Last night (Monday, Nov. 24), officials announced that the grand jury had decided not to indict Ferguson police Officer Darren Wilson on any criminal charges in connection with the August shooting death of 18-year-old Michael Brown. As expected, protests, riots and looting exploded in the streets of Ferguson and elsewhere in response.
And of course, the Internet exploded, too. Journalists on location in Ferguson and at the sites of other protests were Tweeting minute-by-minute updates. News outlets were posting articles examining the issue from every angle and op-ed pieces from all sides. And on social media sites like Facebook everybody with access to the Internet was posting their own personal opinions. Television news was also swamped with stories.
And with every word I heard or read, I felt myself growing a little more sick to my stomach. I am sick to think that another young man has died needlessly. I am sick to think a police officer will carry the weight of that death for the rest of his life. I am sick to think that some people think stealing from the Family Dollar Store or setting a car sales lot on fire is an appropriate or helpful way to respond to injustice. I am sick to think that others believe the protestors are all a bunch of thugs who need to just get over themselves.
And I am sick to death of the whole idea of “us vs. them” and all the hyperbole and name-calling.
Not every police officer is a jack-booted, power-hungry racist Nazi in disguise, just waiting for a chance to hurt or kill somebody they don’t like. But neither is every cop one of the good guys. There are very good cops, and there are very bad cops.
And not every person — regardless of gender or color — who ends up hurt or killed in a confrontation with police was some sweet saint just minding their own business and unfairly targeted by the brutish cops. But neither were all of them “thugs” who “deserved what they got.”
And you know what else I am tired of hearing? I’m tired of hearing that the protesters and rioters and looters — and those are very distinct groups, because not all of the protesters are violent and none of those taking advantage of the unrest to loot are protesters — are “hurting their own cause.” What is “their own cause”? Civil rights? Equality? Justice? Well you know what, none of those things are “their cause.” Those things should ALL be OUR cause. We should ALL be dedicated to making sure that every person is treated equally and that justice prevails (justice, not necessarily the law, since we all know of some unjust laws) in every situation.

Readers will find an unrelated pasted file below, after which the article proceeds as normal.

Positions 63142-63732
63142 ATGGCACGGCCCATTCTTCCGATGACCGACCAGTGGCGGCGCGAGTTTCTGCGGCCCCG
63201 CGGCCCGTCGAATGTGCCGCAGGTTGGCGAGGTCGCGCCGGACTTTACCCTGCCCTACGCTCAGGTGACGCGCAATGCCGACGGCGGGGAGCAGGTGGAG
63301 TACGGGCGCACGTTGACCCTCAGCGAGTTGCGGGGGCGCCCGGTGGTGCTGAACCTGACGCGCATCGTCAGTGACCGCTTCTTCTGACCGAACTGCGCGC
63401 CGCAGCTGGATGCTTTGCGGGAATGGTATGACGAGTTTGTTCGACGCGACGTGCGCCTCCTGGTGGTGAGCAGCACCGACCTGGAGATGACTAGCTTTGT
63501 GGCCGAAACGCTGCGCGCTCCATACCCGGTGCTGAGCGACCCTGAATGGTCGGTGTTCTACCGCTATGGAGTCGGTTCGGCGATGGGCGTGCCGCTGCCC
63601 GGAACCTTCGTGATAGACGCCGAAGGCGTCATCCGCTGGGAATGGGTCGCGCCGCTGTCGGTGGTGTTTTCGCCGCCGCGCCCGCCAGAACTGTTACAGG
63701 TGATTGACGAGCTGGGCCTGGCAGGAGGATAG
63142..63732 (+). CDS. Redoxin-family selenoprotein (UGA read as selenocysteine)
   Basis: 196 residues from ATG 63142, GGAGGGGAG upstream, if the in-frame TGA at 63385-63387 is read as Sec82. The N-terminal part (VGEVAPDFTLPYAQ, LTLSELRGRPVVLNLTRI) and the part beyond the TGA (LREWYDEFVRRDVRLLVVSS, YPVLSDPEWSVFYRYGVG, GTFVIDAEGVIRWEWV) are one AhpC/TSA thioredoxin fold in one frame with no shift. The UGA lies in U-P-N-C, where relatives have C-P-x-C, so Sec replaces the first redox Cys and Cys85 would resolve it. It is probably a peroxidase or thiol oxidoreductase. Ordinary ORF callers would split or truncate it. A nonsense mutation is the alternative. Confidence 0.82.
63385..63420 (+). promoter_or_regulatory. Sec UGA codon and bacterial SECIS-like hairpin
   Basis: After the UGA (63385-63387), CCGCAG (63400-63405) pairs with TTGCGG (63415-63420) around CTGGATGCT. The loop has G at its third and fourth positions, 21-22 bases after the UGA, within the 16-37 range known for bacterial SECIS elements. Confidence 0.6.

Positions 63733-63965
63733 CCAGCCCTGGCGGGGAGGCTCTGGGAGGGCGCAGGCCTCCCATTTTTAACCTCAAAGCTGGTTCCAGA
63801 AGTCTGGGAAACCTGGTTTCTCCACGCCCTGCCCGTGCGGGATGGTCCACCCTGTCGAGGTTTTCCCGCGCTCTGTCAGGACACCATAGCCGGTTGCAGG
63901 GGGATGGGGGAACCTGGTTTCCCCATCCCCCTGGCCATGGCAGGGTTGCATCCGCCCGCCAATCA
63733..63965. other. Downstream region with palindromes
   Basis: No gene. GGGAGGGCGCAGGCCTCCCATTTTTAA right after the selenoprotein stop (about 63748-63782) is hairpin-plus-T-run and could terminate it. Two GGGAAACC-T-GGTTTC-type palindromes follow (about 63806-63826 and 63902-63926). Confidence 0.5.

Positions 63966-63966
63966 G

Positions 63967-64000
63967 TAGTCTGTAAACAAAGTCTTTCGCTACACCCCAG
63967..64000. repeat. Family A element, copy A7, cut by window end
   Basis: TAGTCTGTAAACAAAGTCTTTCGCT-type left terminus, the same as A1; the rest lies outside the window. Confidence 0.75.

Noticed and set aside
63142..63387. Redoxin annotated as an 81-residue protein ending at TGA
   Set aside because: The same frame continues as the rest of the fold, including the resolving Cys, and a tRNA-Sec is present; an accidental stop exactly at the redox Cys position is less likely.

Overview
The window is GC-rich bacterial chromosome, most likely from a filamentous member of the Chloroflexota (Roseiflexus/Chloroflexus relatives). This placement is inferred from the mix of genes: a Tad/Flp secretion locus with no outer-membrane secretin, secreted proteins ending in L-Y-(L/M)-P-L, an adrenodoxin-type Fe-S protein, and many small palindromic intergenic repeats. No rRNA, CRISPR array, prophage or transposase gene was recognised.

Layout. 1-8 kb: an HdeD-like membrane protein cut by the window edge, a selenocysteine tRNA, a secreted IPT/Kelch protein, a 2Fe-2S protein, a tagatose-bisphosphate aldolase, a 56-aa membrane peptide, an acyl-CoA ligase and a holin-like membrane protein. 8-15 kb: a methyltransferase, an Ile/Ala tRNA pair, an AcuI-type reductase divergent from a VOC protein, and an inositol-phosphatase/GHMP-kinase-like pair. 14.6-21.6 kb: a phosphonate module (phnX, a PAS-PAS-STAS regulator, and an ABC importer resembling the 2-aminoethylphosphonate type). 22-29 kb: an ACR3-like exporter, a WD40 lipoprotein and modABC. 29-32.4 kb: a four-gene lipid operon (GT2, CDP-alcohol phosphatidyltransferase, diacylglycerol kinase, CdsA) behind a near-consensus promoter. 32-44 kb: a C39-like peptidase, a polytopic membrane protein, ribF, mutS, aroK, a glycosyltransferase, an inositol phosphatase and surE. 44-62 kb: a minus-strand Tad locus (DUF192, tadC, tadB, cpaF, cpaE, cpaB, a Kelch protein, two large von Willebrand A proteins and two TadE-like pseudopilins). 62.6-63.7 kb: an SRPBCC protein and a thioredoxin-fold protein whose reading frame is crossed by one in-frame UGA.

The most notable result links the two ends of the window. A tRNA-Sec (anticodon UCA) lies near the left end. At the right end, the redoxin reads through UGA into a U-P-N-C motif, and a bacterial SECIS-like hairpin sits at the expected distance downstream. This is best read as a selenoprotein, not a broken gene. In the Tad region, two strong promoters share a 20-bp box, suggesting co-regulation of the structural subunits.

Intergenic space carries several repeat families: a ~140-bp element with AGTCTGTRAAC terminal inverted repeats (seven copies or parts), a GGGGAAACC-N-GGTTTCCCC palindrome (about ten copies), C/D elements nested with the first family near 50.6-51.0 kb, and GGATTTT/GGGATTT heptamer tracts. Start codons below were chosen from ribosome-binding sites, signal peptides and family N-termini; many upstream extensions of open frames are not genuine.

Justice should be the end goal for everyone. But I don’t believe we will ever reach that goal as long as we continue in our “us vs. them” mentality: Blacks vs. Whites. Cops vs. Thugs. Rich vs. Poor. Native vs. Alien. Gay vs. Straight.
In the LGBT community, every October we celebrate National Coming Out Day, because we know that even though “society” may hate us as a group — the faceless “them” — it is much harder for an individual to hate another individual once they get to know each other. We know that people who know an openly gay person — as a relative, a friend, a coworker, etc. — are less likely to oppose equality for LGBT people as a whole.
The same principle holds true in every facet of life and society, I think: It is harder to hate a group of people for being different from you when you actually know someone in that group.
In other words, we have to start looking at people as individuals, not as part of some larger group. Michael Brown not just a black teenager. Darren Wilson is not just a white cop.
Don’t get me wrong. I am not saying we don’t have racial problems in America. We most certainly do. “Walking while black,” “driving while brown” — that most definitely happens. Yes, there are bad cops. We cannot ignore that. But neither can we find a way to fix the problems, to reach our goal of justice unless we put aside the “us vs. them” way of doing things and start to see each other as individuals and each situation as unique.
They say that Justice is blind. Maybe it is. But if we truly expect to find Justice, then we have to start looking with our own eyes wide open, seeing all sides and not just our own.